What's Wrong if I Get Poor Sleep but Don't Have Sleep Apnea?

A fellow caregiver asked...

I feel exhausted in the morning and know I'm sleeping poorly, but I don't snore or have sleep apnea -- so how can I get help for poor sleep?

Expert Answer

Steven Y. Park, M.D., is a board-certified otolaryngologist specializing in diagnosing and treating sleep-breathing problems such as obstructive sleep apnea, snoring, and upper airway resistance syndrome. Park is a blogger (doctorstevenpark.com) and author of the book Sleep, Interrupted: A Physician Reveals the #1 Reason Why So Many of Us Are Sick and Tired.

It sounds like you might have a sleep problem called Upper Airway Resistance Syndrome (UARS), and the good news is that it's very treatable. But you'll need to be proactive and seek treatment from a knowledgeable expert, because many doctors aren't familiar with this disorder.

Like sleep apnea, UARS is a breathing problem that occurs while you sleep. (The official term is sleep-disordered breathing.) But the signs of UARS are much more subtle, and often the only way you know something's wrong is that you wake up in the morning feeling tired and unrefreshed. What's happening is that when you breathe, the incoming air is encountering resistance in your airways. Because your body is half-waking over and over again during the night, it prevents you from falling into a deep, restorative sleep.

To treat UARS, you have to identify the area of obstruction and relieve it. The most common cause is tongue position that blocks breathing during sleep. Another possibility is narrow or collapsed nostrils or chronic congestion.

Here are some characteristics common to people with UARS:

*Narrow face

*Inability to stay asleep on your back

*Small or narrow jaw

*Thin neck

*Dental crowding

*History of orthodontia for overcrowded teeth

*Low blood pressure

*Cold hands and feet

Although people with sleep apnea are often overweight, UARS is just as common in thin people. However, gaining weight can cause UARS to progress to sleep apnea.

If you suspect you may have UARS, you can experiment with treating yourself using over-the-counter products. If the resistance is in your nostrils, you'll likely benefit from breathing strips, such as BreatheRight. You might also try the nasal dilator Nozovent, available online. Other steps to try include irrigating the nasal passages with a saline nasal spray, available at most drug stores, and taking a nonsedating antihistamine such as Claritin-D or Allegra-D if you suspect congestion from allergies.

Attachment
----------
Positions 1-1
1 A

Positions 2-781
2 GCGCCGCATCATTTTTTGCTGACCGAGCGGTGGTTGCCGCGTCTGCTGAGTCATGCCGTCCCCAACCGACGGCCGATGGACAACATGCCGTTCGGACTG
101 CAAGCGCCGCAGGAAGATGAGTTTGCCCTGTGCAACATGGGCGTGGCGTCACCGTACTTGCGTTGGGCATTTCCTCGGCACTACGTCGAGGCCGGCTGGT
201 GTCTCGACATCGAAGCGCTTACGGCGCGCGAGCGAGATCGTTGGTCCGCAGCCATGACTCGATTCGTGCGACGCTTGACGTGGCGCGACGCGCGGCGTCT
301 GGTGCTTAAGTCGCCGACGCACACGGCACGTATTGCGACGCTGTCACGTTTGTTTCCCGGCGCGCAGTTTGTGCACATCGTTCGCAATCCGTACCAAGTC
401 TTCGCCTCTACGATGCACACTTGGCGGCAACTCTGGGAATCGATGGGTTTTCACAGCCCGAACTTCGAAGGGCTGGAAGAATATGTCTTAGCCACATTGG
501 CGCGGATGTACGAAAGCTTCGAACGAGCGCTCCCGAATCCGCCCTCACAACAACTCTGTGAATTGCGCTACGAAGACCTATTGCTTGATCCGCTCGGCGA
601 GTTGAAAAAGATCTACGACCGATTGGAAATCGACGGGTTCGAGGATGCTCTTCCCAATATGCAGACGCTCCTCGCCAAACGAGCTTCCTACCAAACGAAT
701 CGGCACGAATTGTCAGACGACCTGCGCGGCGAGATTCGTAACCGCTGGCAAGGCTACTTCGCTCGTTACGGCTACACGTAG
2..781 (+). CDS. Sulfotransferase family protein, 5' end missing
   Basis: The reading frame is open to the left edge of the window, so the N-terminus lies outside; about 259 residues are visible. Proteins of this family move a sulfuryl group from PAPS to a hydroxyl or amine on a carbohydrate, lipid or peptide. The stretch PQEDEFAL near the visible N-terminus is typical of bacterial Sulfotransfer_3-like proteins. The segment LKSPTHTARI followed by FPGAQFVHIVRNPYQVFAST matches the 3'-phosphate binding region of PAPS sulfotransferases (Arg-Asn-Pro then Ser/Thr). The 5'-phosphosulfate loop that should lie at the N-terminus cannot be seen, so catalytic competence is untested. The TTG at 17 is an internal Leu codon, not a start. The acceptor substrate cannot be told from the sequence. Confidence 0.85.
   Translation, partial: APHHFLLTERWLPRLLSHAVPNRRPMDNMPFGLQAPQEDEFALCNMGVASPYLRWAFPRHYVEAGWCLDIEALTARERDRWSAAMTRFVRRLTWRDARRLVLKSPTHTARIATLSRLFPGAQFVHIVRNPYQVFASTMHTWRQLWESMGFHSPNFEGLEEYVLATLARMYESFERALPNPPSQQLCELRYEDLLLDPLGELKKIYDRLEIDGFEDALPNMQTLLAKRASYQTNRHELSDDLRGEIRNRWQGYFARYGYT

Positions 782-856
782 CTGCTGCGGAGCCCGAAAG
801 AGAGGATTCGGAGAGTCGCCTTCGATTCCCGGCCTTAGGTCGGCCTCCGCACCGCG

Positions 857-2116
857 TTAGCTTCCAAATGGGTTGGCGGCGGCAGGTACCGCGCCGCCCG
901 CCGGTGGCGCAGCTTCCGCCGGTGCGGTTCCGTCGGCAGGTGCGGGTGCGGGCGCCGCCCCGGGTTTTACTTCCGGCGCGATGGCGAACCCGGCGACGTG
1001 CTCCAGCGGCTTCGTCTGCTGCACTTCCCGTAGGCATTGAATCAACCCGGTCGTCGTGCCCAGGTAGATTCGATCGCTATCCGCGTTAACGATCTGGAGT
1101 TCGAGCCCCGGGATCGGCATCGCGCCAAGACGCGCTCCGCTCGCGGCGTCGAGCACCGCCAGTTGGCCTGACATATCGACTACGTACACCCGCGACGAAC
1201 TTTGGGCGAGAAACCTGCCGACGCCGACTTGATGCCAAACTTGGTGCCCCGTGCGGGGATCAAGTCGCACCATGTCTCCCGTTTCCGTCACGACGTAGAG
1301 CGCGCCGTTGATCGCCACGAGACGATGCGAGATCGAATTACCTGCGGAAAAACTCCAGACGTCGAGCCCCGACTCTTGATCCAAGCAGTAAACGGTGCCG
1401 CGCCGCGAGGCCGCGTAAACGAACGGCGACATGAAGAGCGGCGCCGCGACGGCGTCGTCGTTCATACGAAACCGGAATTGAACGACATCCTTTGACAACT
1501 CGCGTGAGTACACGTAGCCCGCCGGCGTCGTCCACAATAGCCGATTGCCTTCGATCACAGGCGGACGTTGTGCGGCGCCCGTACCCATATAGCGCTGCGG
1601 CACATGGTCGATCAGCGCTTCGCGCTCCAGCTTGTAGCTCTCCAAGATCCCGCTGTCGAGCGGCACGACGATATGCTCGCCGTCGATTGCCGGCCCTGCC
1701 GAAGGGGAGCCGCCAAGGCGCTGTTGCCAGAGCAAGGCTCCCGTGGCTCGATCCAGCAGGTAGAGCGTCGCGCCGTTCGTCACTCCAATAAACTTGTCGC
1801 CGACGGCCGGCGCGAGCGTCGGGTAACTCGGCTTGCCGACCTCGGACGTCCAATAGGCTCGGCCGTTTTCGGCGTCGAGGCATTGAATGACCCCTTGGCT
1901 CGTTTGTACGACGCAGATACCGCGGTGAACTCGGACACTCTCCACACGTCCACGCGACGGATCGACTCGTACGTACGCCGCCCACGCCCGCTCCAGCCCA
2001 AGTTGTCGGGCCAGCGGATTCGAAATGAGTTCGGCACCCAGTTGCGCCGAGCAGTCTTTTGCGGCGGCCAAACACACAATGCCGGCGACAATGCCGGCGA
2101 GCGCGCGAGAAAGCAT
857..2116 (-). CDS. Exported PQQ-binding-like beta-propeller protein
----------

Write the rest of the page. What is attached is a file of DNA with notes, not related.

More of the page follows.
Two other important steps to take are cutting down on alcohol consumption and not eating at night. Snacking after dinner and drinking alcohol both increase the likelihood of UARS and interfere with quality sleep.

If these don't work, the next step is to ask your doctor for a referral for a sleep study. There are now home sleep test kits available, but many are not sensitive enough to pick up the subtle changes associated with UARS, so an in-lab sleep test is best. If you do have UARS, you'll want a referral to an ear, nose, and throat (ENT) specialist, who can help you with any structural congestion issues. Your options for treatment include either a dental device or a Continuous Positive Airway Pressure (CPAP) mask, a specially designed nasal mask that prevents your throat structures from collapsing and delivers air directly into your airway.

If the otolaryngologist determines that tongue position during sleep is causing your UARS, it's likely you'll benefit from sleeping with a dental device that pushes the jaw and tongue forward and prevents your tongue from blocking the opening to the throat. If the obstruction is in the nasal passages, this has to be addressed either medically or surgically before trying one of the treatment options. There are also minimally invasive surgical techniques available in cases where the obstruction is located in the area of the soft palate or the tongue.